Tuesday, July 24, 2012

Be Careful Who You Serve: Premises Liability

When throwing a party or inviting friends over, most people are concerned with cleaning their homes, preparing the food, and making sure that there's enough to drink.  Although these things are important, it is also important to remember that, as hosts, you are responsible for what your guests ingest at your party.  Many hosts believe that, if their guests are 21 or older, they should be able to consume as much alcohol as they want without hosts having to monitor them.  This is a common misconception.  If a party attendee leaves the party drunk and causes injury or accident to themselves or another person, the hosts are partially responsible for the injuries.  This is true not only at a home-based party, but also at such public gatherings as graduation parties, wedding receptions, and other celebrations.

As a host, it is important to monitor your attendee's level of drinking and make sure that they are not over-imbibing.  If they do become intoxicated, it is your responsibility to find them a designated driver or call them a taxi. If you choose not to do this, you could face very serious legal ramifications later on if accident, injury, or police involvement occurs.  Be smart when both hosting and attending a party.

Attorney Doug Stoehr is a personal injury lawyer serving western and central Pennsylvania.  For more information on his firm, please click here.

Monday, July 23, 2012

Facebook and Discovery In Legal Claims

Information from Facebook and other social media sites is becoming increasingly popular to use in the "discovery" aspect of personal injury litigation.  In recent years, several cases involving personal injury claims and social media have set the precedent for the admittance of social media into the courtroom for years to come.  One of these cases involved an employee of Weis Supermarkets suing the company because he claimed to have suffered an injury to his knee while working.  Although he did require surgery to correct his knee, he claimed that he could not participate in physical activity and never wore shorts because he was embarrassed by his surgical scar.  Discovery material provided from Facebook resulted in pictures of the employee engaging in intense physical activity, as well as wearing shorts that plainly showed his surgical scar.  Because the bulk of his case rested upon his inability to take part in the physical activities he had previously enjoyed, his case did not have much merit once the Facebook pictures were admitted as evidence.

This is just one of may cases in which social media had a negative impact on a client's personal injury claim.  If you are pursuing a personal injury claim, you should be careful about what you choose to post on social media sites.  Even if you are significantly injured, defense attorneys might try to twist what you write or update to compile a case against you. One picture, taken out of context, may cost you a significant amount of money in a personal injury case.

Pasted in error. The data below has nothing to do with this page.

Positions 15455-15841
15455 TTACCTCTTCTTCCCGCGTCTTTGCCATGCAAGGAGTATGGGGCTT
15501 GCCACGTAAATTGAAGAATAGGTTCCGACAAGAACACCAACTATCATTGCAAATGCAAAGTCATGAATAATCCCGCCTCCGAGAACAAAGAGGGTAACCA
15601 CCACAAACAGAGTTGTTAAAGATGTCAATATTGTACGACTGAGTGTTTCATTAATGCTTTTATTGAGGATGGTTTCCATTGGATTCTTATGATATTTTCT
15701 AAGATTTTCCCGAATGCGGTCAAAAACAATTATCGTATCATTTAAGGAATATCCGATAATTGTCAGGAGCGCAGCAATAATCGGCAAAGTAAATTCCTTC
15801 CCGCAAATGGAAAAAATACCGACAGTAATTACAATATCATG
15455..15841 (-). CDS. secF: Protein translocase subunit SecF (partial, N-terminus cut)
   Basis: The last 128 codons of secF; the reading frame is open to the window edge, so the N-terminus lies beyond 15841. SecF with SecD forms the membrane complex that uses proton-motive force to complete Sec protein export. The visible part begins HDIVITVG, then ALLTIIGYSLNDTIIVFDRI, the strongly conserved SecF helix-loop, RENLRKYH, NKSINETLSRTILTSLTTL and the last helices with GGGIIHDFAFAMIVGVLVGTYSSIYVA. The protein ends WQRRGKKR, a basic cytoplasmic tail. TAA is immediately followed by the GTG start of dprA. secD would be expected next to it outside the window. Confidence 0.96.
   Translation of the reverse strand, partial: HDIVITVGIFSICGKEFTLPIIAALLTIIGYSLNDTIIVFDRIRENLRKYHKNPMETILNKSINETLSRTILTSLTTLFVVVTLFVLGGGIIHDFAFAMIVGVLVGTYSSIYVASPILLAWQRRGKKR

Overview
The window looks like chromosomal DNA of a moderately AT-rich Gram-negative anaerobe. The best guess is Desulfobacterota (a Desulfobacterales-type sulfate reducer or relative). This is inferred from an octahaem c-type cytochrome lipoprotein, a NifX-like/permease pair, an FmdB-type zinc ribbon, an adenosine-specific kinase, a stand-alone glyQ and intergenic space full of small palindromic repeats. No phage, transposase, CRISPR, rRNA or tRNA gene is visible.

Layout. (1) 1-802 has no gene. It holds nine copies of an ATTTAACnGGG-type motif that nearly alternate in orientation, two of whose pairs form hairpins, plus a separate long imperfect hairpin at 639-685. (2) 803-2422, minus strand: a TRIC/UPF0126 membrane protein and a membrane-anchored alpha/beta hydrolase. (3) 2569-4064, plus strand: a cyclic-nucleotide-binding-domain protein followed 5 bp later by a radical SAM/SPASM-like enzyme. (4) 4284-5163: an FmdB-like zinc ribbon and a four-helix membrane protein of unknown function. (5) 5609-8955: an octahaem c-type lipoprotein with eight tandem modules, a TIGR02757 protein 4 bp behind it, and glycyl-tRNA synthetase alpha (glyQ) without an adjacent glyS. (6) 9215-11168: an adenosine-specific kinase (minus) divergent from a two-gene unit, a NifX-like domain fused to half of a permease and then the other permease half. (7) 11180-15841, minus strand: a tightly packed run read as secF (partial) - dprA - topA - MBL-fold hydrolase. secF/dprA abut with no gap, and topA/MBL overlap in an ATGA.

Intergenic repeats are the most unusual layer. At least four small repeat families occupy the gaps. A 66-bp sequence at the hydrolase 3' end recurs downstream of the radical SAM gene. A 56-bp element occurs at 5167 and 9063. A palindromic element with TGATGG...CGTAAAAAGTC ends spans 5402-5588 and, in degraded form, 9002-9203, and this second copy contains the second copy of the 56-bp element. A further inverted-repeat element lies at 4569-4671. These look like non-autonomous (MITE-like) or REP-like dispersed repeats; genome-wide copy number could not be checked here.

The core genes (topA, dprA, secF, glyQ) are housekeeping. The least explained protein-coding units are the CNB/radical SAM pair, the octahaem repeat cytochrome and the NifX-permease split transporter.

Attorney Doug Stoehr is a personal injury lawyer serving western and central Pennsylvania. For more information on his firm, please click here.

Friday, July 20, 2012

Facebook Important in Personal Injury Claims

In recent years, legal guidelines have not been updated to reflect the changes made in technology, such as social media sites.  Social media sites include popular websites like Facebook, Twitter, LinkedIn, MySpace, and Google+.  Social media sites, in addition to being a way to keep in contact with friends and family, are also a way for lawyers to gather information about personal injury claims.

For those people who are pursuing a personal injury claim, it is becoming increasingly common for the defense to request the plaintiff's social media usernames and passwords.  Even if the plaintiff refuses, a court order might force them to turn over their log-in information.  With this knowledge, the defense can access your pictures, posts, friend activity, etc. to compile information about you that might be used in court.  This may range from social habits, physical activity, and any travel the plaintiff might have done.  Although this might not seem relevant, the information gathered may be used to argue that a person is more physically able than they let on (such as in the case of a personal injury claim) or that they might not be reliable (such as evidence of heavy drinking habits or illegal drug use).  For this reason, along with many others, it is important to monitor your Facebook profile and really think before you post anything.   Although you might have your privacy settings activated, they are not as effective as you might think and does not give you license to post anything you wish.  Additionally, if you are not really injured or not as extensively injured as you let on, you should not be pursuing a personal injury claim in that line.  A good rule of thumb is to remember that everything you post online could potentially be public information, so monitor your internet usage accordingly.

Attorney Doug Stoehr is a personal injury lawyer serving western and central Pennsylvania.  He is a SuperLawyer and a member of the Million Dollar Advocates Forum.  For more information on his practice, please click here.

Thursday, July 12, 2012

Senior Maine Resident Robbed, Left Only 37 Cents

Elder financial abuse is an increasing common and incredibly harmful practice.  Recently, a woman in Maine fell victim to this type of elder abuse.   Gwendolyn Swank was in her 70s and had hundreds of thousands of dollars in savings until someone came along and took it all. A next door neighbor, who eventually became friendly with Swank, had quietly taken her money over a period of six years until Swank was left with only 37 cents in savings.